Re: Grabbing sequence values blocks in consecutive order: Need a guaranteed method.

From: Jack van Zanen <>
Date: Thu, 26 Mar 2009 14:20:26 +1100
Message-ID: <>

How about.

thread 1


thread 2


than it is fairly easy and sort of mentioned before

grab before the "." from an ever increasing sequence number and add the number behind the "." in the application as required.

this creates unique gapless blocks

Note there is no need for the "." it just makes it more clear to explain. Limit is obviously 999 numbers in this case but change the format to suit your need


2009/3/26 FmHabash <>

> Am the one who originated this thread and I can not thank all enough for
> their professional and curteous contributions.
> This is a situation where we have 2 or more java threads originating from
> multiple hosts. Each thread needs to produce a physical file that will
> eventually be sent to a client. A file contains records with some unique
> id's. Historically, these files were shipped with non-consecutive, but
> ordered id's. Business has changed and clients are now asking that each file
> must contain an ordered and consecutive id's on a per file basis.
> So based on this, the requirements are:
> 1- Intra-file id blocks must be consecutive.
> 2- inter-file id blocks need not.
> 3- For simplicity, if a job has 3 threads working. thr1 obtains a new
> starting id for the block and starts incrementing consecutively for an upper
> value determined at run time. Once done, thr1 updates its upper value on a
> table. When this incrementing is in progress, thr2 and thr3 are waiting for
> thr1 to finish so one can pick up a new starting id for block2 from where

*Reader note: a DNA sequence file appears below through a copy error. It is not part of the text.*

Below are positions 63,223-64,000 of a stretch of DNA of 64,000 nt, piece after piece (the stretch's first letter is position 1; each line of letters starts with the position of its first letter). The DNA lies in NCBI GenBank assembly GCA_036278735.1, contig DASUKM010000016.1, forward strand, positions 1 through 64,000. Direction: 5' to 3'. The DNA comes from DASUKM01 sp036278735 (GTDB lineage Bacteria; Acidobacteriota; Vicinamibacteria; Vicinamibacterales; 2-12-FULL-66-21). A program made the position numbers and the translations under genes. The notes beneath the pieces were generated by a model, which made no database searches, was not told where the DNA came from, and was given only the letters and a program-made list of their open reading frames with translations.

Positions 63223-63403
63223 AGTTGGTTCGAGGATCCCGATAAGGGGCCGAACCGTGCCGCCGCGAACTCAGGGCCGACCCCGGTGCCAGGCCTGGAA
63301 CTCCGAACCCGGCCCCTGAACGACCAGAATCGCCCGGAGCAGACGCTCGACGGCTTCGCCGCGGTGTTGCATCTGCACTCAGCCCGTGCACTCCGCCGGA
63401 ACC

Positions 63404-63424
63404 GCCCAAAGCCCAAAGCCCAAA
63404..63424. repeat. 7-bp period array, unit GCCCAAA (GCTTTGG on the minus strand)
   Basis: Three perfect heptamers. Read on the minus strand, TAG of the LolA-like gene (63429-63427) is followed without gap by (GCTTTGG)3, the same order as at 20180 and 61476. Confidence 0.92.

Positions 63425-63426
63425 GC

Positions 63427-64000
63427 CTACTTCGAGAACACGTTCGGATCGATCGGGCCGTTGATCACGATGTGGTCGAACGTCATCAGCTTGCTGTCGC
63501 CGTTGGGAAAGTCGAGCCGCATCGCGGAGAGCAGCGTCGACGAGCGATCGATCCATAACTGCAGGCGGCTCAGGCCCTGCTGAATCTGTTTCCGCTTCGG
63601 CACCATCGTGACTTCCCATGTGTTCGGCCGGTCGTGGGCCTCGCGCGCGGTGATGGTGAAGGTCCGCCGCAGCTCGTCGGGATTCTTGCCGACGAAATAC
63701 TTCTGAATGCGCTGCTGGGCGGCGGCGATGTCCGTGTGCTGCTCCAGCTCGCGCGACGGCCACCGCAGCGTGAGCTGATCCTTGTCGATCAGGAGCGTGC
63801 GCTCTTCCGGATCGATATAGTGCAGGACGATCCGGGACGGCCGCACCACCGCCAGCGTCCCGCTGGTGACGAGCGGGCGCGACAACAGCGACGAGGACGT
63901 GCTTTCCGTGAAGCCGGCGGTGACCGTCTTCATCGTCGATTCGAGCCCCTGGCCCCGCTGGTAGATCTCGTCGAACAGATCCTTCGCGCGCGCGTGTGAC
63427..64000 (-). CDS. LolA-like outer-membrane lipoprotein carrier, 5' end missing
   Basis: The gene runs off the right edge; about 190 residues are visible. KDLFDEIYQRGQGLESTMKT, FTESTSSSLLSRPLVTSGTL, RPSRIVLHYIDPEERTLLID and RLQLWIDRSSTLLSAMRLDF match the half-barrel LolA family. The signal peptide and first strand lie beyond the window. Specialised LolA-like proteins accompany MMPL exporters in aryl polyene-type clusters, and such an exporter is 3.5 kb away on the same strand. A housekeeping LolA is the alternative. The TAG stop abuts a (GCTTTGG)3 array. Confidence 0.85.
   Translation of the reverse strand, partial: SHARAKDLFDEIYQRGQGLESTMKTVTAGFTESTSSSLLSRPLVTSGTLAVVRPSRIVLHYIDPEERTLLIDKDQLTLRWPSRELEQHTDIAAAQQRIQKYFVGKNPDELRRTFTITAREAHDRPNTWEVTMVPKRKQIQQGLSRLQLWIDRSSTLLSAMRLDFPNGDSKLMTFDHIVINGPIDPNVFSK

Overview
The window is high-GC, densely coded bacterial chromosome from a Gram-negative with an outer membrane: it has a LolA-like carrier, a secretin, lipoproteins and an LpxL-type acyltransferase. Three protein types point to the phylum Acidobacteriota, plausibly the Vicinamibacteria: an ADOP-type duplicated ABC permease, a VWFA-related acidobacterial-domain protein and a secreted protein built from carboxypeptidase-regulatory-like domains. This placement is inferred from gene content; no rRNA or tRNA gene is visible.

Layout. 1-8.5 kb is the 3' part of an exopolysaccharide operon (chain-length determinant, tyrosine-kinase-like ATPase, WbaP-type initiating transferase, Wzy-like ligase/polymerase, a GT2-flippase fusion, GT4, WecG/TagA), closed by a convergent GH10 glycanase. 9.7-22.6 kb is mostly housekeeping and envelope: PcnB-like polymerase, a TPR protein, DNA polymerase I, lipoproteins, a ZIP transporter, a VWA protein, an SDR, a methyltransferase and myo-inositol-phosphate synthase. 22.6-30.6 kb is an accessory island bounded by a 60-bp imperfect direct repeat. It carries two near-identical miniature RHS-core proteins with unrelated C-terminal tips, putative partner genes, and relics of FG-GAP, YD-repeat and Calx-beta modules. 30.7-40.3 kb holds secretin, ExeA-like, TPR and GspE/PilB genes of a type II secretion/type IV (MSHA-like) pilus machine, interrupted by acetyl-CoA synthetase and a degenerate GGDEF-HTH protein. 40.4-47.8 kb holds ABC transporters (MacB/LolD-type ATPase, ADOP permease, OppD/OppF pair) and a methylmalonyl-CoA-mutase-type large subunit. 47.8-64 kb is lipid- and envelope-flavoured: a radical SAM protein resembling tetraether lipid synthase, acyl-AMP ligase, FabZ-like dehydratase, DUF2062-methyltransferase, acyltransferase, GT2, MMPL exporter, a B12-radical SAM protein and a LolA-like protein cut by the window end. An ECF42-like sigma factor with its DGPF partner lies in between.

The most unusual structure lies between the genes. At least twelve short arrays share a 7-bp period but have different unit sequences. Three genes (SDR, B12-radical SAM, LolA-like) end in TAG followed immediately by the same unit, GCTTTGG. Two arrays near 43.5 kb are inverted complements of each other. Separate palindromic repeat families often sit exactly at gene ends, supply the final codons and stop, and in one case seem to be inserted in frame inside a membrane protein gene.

> thr1 has updated it upper value.
> We were hoping there is a way within oracle to enque these threads within
> oracle.
> Sequences are no good since they do not guarantee gapless blocks and we
> can't predict the size of a block before-hand as the basis for the sequence
> increments. At best, they can be used to pickup starting value for a block.
> The use of dbms-lock or select for update is not helpful either since it
> will not prevent thr2 from selecting on the last upper value used even if
> if thr1 has the row locked.
> Am, by no stretch of wildest imagination, a developer. As an Infrastructure
> dba, I rarely, if ever, had any use for dbms_lock pkg. Having reviewed its
> documentation now, I think it is the answer to what I was looking for. My
> situation here is no different from the check printing example given in the
> reference manual.
> Again,
> I thank all for their valued contribution.
> -----Original Message-----
> From: Alex Fatkulin <>
> Sent: Wednesday, March 25, 2009 4:17 PM
> To:
> Cc: ORACLE-L <>
> Subject: Re: Grabbing sequence values blocks in consecutive order: Need a
> guaranteed method.
> Amar, the method you described in your article can not be used for
> what you say it can be used.
> It has nothing to do with thinking differently. Look at the example
> which I gave -- your code isn't safe during race conditions.
> On Wed, Mar 25, 2009 at 3:44 PM, Amar Kumar Padhi <>
> wrote:
> > Well not at all alex, I just like to think differently.
> --
> Alex Fatkulin,
> --
> --

Jack van Zanen

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Received on Wed Mar 25 2009 - 22:20:26 CDT

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